Q. I have a question about your response in “The Origin of Rain.” In your response you said “Simple logic tells us that the rainbow God promised to Noah after the flood wouldn’t have been necessary for reassurance if they had often seen rain in the past. (Genesis 9:14-16) No, it was promised because the only time they’d ever seen rain everybody had perished. They were scared to death of it.”
This seemed logical when I first read it, and then a thought came to mind. “Why would God need to send this sign? Why couldn’t He have told Noah that it wouldn’t flood again? If only he and a few others survived the flood, couldn’t they just “pass down” the promise to future generations? I am not afraid of rain because I was taught not to fear it, couldn’t this have been possible of the survivors?”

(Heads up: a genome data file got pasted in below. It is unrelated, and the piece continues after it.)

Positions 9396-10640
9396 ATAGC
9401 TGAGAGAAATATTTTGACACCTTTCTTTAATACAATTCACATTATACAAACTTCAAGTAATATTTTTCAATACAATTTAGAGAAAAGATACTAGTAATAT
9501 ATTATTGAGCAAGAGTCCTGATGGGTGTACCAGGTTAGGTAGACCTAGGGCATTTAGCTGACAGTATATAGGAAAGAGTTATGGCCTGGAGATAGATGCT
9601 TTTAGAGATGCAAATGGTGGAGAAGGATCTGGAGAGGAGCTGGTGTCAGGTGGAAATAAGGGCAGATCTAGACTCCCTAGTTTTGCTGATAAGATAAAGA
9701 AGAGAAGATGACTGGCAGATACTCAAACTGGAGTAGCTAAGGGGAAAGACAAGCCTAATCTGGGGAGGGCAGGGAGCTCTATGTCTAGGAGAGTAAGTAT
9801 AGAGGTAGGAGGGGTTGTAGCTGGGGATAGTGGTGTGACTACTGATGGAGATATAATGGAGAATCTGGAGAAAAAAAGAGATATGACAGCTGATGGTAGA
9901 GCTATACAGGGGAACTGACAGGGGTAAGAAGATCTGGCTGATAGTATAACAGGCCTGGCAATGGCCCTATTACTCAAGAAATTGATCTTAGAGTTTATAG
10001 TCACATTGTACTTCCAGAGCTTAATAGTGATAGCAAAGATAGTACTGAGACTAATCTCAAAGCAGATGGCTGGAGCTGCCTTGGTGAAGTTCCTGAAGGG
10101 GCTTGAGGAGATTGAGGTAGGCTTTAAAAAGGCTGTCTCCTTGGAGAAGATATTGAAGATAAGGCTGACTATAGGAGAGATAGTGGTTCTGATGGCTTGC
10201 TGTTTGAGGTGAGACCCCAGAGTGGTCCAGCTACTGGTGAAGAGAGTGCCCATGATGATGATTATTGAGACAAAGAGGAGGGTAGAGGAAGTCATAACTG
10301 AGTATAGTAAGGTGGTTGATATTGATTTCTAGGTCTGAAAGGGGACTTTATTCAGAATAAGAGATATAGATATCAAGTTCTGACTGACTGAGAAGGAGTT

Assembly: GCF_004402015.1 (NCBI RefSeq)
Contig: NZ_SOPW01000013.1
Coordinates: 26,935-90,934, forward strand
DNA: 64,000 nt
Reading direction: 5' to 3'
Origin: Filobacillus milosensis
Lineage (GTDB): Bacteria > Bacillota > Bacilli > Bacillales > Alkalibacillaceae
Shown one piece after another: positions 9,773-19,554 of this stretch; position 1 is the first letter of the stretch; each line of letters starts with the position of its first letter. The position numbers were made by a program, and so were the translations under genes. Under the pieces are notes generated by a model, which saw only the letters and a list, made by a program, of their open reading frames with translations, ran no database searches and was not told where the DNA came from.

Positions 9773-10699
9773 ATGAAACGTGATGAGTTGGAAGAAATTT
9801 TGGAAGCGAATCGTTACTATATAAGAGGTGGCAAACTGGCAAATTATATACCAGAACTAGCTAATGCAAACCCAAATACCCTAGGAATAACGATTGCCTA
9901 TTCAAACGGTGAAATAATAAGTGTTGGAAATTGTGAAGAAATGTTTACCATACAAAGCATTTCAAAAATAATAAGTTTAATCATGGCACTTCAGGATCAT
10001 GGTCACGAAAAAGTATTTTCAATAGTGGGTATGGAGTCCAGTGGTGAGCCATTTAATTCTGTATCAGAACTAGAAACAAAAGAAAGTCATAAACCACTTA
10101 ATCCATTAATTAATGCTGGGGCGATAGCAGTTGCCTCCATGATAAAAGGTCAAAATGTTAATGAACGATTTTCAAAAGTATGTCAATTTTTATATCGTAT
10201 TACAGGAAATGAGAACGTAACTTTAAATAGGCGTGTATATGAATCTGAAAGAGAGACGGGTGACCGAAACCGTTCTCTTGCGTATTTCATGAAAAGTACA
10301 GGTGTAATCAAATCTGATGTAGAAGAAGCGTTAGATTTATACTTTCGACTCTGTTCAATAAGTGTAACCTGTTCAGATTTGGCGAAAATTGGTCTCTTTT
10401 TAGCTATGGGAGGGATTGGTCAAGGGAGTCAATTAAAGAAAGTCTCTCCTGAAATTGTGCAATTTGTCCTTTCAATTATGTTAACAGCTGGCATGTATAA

I mean, Noah had enough faith to build the Ark, wouldn’t this same faith in God’s Word be good that it wouldn’t flood again?
A. Covenants often included a sign as a visible reminder. When God made His covenant with Abraham concerning the land the sign He gave was circumcision. (Genesis 17:11) The sign He gave to Noah was the rainbow. These signs were meant to stimulate a question, usually from a child to a parent, as to their purpose. This helped to make sure that the provisions of the covenant were transmitted through the generations.